Community sanctions and measures: means sanctions and measures which maintain offenders in the community and involve some restrictions on their liberty through the imposition of conditions and/or obligations. The term designates any sanction imposed by a judicial or administrative authority, and any measure taken before or instead of a decision on a sanction, as well as ways of enforcing a sentence of imprisonment outside a prison establishment.

Aftercare: means the process of reintegrating an offender, on a voluntary basis and after final release from detention, back into the community in a constructive, planned and supervised manner. In these rules, the term is distinguished from the term “resettlement” which refers to statutory involvement after release from custody.

Basic principles

1. Probation agencies shall aim to reduce reoffending by establishing positive relationships with offenders in order to supervise (including control where necessary), guide and assist them and to promote their successful social inclusion. Probation thus contributes to community safety and the fair administration of justice.

2. Probation agencies shall respect the human rights of offenders. All their interventions shall have due regard to the dignity, health, safety and well-being of offenders.

3. In all cases where probation agencies deal with issues related to victims of crime, they shall respect their rights and needs.

4. Probation agencies shall take full account of the individual characteristics, circumstances and needs of offenders in order to ensure that each case is dealt with justly and fairly. The interventions of probation agencies shall be carried out without discrimination on any ground such as sex, race, colour, language, religion, disability, sexual orientation, political or other opinion, national or social origin, association with a minority ethnic group, property, birth or other status.

5. In implementing any sanction or measure, probation agencies shall not impose any burden or restriction of rights on the offender greater than that provided by the judicial or administrative decision and required in each individual case by the seriousness of the offence or by the properly assessed risks of reoffending.

6. As far as possible, the probation agencies shall seek the offenders’ informed consent and co-operation regarding interventions that affect them.

7. Any intervention before guilt has been finally established shall require the offenders’ informed consent and shall be without prejudice to the presumption of innocence.

8. Probation agencies, their tasks and responsibilities, as well as their relations with the public authorities and other bodies, shall be defined by national law.

9. Probation shall remain the responsibility of the public authorities, even in the case when services are delivered by other agencies or volunteers.

10. Probation agencies shall be accorded an appropriate standing and recognition and shall be adequately resourced.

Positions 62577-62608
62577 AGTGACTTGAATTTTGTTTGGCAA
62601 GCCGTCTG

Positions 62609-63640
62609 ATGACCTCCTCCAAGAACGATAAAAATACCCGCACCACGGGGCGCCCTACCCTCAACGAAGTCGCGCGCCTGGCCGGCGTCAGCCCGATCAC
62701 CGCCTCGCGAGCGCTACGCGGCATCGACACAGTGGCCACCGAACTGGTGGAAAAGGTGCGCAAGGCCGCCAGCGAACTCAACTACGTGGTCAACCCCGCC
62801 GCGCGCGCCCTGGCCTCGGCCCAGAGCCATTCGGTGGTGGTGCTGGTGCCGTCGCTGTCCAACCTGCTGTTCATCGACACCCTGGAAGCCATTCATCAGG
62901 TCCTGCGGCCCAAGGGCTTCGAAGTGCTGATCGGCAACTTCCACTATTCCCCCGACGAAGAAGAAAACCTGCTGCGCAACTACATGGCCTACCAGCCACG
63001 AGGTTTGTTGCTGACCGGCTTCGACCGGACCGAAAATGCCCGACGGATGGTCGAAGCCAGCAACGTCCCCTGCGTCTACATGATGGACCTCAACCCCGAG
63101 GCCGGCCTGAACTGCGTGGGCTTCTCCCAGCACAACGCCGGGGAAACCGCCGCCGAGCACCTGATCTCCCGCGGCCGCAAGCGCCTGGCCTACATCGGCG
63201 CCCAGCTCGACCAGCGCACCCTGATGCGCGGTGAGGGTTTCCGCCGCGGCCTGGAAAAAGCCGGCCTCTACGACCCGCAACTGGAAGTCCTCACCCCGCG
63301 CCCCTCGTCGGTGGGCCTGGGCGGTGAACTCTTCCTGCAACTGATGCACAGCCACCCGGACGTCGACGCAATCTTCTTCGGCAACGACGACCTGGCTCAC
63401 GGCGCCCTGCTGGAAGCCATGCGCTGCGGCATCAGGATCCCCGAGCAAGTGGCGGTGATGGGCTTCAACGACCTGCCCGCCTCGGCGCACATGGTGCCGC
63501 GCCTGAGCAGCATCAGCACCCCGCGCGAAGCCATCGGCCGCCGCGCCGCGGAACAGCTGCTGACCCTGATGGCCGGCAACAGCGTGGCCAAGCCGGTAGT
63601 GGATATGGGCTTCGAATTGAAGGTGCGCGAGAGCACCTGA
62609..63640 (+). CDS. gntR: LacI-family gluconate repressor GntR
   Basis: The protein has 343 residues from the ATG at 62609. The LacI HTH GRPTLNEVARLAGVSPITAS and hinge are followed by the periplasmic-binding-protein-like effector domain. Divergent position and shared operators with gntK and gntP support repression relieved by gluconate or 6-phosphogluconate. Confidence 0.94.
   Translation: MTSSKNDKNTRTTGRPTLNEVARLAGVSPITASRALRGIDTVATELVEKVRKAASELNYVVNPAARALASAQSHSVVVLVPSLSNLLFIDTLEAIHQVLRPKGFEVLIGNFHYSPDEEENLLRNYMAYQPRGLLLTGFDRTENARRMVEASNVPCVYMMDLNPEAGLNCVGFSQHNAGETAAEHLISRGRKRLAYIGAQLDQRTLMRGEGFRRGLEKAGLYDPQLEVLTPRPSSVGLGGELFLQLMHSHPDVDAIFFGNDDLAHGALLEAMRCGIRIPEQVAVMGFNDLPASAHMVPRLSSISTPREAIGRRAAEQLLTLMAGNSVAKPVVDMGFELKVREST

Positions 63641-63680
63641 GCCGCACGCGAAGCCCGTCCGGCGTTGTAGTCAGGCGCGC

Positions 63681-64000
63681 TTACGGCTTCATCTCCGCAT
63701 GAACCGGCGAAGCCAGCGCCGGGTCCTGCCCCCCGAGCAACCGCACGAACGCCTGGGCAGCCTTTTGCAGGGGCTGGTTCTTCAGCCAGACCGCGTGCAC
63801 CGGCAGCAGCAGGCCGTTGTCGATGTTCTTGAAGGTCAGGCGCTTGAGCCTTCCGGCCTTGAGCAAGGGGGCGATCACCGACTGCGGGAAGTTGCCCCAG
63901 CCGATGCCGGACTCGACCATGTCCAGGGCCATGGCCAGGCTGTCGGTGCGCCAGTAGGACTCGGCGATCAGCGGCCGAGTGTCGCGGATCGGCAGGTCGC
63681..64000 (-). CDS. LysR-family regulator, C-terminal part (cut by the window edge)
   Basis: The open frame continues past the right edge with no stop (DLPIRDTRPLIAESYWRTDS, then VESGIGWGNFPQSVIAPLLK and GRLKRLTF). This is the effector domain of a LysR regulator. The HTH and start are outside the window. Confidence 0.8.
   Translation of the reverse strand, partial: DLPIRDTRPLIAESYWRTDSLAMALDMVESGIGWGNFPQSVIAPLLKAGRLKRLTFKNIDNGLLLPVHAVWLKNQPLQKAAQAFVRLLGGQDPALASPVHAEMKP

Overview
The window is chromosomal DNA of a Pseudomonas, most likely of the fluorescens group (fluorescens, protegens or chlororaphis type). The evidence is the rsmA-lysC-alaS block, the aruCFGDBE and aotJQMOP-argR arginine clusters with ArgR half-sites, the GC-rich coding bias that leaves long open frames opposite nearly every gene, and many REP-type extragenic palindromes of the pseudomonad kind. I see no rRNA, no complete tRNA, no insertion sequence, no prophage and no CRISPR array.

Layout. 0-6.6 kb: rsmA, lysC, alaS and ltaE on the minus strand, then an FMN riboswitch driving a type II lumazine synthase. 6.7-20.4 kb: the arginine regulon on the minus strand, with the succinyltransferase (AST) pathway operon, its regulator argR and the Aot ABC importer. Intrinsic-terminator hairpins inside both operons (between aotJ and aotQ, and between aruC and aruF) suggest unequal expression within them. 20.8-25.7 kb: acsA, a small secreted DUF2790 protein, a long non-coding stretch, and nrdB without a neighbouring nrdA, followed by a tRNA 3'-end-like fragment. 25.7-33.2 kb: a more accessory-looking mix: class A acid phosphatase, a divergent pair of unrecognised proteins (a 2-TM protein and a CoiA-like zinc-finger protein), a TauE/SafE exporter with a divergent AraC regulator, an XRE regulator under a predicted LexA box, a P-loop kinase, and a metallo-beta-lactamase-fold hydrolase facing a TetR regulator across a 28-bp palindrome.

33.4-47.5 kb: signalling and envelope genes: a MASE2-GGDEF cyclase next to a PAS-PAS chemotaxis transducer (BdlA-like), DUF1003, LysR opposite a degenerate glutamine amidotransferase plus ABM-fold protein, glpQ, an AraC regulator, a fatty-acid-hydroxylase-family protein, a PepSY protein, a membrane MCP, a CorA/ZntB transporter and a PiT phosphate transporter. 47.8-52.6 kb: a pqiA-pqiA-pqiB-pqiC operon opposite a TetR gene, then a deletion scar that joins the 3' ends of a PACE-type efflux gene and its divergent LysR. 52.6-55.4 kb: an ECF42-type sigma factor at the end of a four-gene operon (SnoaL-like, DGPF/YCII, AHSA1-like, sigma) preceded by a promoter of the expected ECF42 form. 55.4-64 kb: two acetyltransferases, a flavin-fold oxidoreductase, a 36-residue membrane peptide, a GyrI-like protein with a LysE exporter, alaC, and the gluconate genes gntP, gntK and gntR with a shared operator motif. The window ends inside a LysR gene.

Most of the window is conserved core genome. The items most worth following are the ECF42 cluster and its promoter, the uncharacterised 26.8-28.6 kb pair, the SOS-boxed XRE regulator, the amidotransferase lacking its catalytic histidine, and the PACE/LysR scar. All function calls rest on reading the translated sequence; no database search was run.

11. The deciding authorities shall, where appropriate, make use of the professional advice and follow-up of the probation agencies in order to reduce reoffending, and to foster the use of alternatives to the deprivation of liberty.

12. Probation agencies shall work in partnership with other public or private organisations and local communities to promote the social inclusion of offenders. Co-ordinated and complementary inter-agency and inter-disciplinary work is necessary to meet the often complex needs of offenders and to enhance community safety.

13. All activities and interventions undertaken by probation agencies shall conform to the highest national and international ethical and professional standards.

14. There shall be accessible, impartial and effective complaint procedures regarding probation practice.

15. Probation agencies shall be subject to regular government inspection and/or independent monitoring.

16. The competent authorities shall enhance the effectiveness of probation work by encouraging research, which shall be used to guide probation policies and practices.

17. The competent authorities and the probation agencies shall inform the media and the general public about the work of probation agencies in order to encourage a better understanding of their role and value in society.

Part II: Organisation and staff

Organisation

18. The structure, status and resources of probation agencies shall correspond to the volume of the tasks and responsibilities they are entrusted with and shall reflect the importance of the public service they implement.

19. Irrespective of whether probation services are delivered by public or private organisations, agencies shall work in accordance with formal policy instructions and rules provided by the competent authorities.

20. Any private agency providing probation services to offenders shall be approved by the competent authorities in accordance with national law.

Staff

21. Probation agencies shall act in a manner that earns the respect of other justice agencies and of civil society for the status and work of probation staff. The competent authorities shall endeavour to facilitate the achievement of this aim by providing appropriate resources, focused selection and recruitment, adequate remuneration of staff and good management.

22. Staff shall be recruited and selected in accordance with approved criteria which shall place emphasis on the need for integrity, humanity, professional capacity and personal suitability for the complex work they are required to do.